Be #ShareAware on social media. A short guide for young people
23 January 2015, Peter Morton, Head of Communications
Supporting the #ShareAware campaign launched by the NSPCC
Using social media as a young person is very entertaining, a way to follow your favourite celebrities and shows and hang out with your friends. But like most things, social media can have its drawbacks; however as long as you stay mindful of a few guidelines, you can use it safely and responsibly and have a great time. Here is what to watch out for when social sharing:
Photos or videos
Even if it starts as a joke and no harm is intended, sharing [inappropriate] photos or videos of yourself or others can become a slippery slope. Once a photo is shared online you can’t control what happens next to it, due to the viral nature of social media channels. Play this short video on how this can happen.
Treat your phone like a wallet and don’t enter your mobile number unless you know how it will be used. Goods and services can be bought via your phone number, such as apps or upgrading to the next level in mobile games. To avoid bill shock, check with the bill payer first before entering your number anywhere.
Your mobile number can also end up in the wrong hands and be used for example for bullying or sharing inappropriate messages, images or videos.
Adverts & Spam messages
Whether you see adverts on your news feed or messages in your private inbox that seem to have been sent by your friends, they are not always as they may seem; this is called ‘spam’. Spam is automated messages made to look like recommendations or message sent by your friends, but in reality they aren’t.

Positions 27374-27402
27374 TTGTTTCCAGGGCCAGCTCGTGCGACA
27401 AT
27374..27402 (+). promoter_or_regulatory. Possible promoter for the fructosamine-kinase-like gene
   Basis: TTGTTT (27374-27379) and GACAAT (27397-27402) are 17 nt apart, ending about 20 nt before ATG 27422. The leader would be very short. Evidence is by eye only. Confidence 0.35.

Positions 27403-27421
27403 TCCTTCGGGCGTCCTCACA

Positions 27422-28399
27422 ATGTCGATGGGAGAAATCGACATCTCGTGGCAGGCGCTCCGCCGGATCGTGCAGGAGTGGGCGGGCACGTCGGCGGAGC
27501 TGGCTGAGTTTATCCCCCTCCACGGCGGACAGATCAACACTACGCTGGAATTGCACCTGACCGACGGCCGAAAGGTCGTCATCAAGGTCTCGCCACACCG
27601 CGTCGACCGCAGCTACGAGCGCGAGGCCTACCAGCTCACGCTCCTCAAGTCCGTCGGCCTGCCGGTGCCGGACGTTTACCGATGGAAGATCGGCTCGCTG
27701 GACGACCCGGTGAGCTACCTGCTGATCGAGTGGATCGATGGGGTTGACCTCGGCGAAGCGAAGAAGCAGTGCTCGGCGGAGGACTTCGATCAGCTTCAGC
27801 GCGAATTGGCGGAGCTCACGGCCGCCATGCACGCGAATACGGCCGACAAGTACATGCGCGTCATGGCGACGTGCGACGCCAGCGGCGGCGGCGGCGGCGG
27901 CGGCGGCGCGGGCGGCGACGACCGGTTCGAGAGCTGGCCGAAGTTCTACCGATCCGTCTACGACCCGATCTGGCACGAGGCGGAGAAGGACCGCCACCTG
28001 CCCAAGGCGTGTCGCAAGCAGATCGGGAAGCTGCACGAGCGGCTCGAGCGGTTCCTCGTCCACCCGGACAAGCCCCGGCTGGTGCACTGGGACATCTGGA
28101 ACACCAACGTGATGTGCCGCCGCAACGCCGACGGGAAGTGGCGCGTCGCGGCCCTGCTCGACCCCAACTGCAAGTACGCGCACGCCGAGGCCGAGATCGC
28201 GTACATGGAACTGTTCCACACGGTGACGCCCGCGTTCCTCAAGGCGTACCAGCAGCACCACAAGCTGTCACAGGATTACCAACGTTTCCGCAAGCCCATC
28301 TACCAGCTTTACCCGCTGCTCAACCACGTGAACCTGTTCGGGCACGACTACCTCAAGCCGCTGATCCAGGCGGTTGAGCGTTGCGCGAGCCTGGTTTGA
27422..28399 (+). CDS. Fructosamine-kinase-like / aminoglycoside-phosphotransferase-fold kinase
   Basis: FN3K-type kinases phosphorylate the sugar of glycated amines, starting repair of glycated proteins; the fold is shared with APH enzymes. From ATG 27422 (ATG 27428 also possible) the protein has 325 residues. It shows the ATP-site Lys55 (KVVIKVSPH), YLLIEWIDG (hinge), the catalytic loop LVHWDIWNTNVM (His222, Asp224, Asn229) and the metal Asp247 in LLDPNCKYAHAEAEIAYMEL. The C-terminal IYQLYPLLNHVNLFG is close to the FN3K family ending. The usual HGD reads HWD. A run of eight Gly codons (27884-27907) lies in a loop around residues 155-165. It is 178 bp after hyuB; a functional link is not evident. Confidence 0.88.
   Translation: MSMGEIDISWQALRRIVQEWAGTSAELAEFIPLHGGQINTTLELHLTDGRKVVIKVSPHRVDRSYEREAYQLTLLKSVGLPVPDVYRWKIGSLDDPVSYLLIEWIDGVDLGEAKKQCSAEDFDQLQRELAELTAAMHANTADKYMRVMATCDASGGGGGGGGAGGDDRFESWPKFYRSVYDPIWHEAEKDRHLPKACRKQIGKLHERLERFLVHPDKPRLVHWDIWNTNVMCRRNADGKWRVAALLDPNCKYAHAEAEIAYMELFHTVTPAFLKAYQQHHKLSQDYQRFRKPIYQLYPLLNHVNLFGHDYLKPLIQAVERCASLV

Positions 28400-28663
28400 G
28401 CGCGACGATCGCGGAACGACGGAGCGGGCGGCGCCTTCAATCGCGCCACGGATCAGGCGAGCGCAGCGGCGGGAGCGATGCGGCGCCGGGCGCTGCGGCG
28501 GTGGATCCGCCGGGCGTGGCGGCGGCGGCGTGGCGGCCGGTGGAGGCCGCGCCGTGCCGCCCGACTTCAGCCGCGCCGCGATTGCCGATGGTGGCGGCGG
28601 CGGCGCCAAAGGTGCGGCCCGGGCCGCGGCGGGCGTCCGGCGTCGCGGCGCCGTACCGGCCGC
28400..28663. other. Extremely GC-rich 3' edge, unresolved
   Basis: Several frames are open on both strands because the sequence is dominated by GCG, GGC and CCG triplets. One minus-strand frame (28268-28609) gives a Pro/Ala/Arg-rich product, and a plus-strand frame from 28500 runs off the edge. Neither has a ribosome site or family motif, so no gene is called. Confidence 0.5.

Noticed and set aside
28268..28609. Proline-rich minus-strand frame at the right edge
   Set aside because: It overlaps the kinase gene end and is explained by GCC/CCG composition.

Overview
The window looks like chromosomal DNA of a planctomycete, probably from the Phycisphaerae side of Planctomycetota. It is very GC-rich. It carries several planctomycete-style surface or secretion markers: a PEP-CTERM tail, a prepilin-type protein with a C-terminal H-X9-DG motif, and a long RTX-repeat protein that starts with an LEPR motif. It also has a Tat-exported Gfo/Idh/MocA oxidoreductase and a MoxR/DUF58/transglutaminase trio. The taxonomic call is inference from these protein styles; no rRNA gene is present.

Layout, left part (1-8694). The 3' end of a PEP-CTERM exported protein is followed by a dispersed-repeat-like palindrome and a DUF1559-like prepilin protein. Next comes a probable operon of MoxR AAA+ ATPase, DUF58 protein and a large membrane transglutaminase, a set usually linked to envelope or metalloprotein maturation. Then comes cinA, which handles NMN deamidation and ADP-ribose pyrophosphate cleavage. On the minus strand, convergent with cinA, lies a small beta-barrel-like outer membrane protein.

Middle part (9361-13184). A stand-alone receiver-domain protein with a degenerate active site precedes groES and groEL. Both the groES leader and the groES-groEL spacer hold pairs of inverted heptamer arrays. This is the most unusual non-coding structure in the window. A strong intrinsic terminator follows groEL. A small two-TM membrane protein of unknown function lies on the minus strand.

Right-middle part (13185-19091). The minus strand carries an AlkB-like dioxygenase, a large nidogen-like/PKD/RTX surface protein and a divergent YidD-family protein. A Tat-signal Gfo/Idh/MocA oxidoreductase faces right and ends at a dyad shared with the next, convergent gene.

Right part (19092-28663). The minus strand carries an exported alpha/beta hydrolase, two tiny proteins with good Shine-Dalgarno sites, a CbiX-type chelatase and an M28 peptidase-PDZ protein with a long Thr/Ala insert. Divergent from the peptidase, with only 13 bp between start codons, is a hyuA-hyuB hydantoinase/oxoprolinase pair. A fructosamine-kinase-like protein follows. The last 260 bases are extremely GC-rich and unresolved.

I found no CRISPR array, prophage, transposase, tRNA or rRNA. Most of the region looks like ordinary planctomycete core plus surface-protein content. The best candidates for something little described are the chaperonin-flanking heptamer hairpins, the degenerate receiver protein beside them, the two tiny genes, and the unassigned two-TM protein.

If you engage with them, they might incur charges, download unwanted viruses on your device or access your personal information.
Be careful when you share your location, whether it’s home, school or a place you’re hanging out with your friends at as new people and even strangers can access it.
To find out more about using your smartphone or tablet and what you should watch out for online, please visit PhoneBrain.
For extra help: Remember that you can speak to an adult that you trust, like a parent or a relative in case you have any questions or concerns. ChildLine can also help with any issue you might have in a confidential manner. This is a service run by the NSPCC (National Society for the Prevention of Cruelty to Children), a leading children's charity in the UK.
ChildLine is always open - call 0800 1111 anytime
*Call free on 0800 1111. Calls are confidential and won’t appear on your home phone bill. You can also use mobiles. Calls from 3 (Three), BT Mobile, EE, O2, Orange, T Mobile, Virgin or Vodafone mobiles won't show up on the phone bill either.
**Image credit ©NSPCC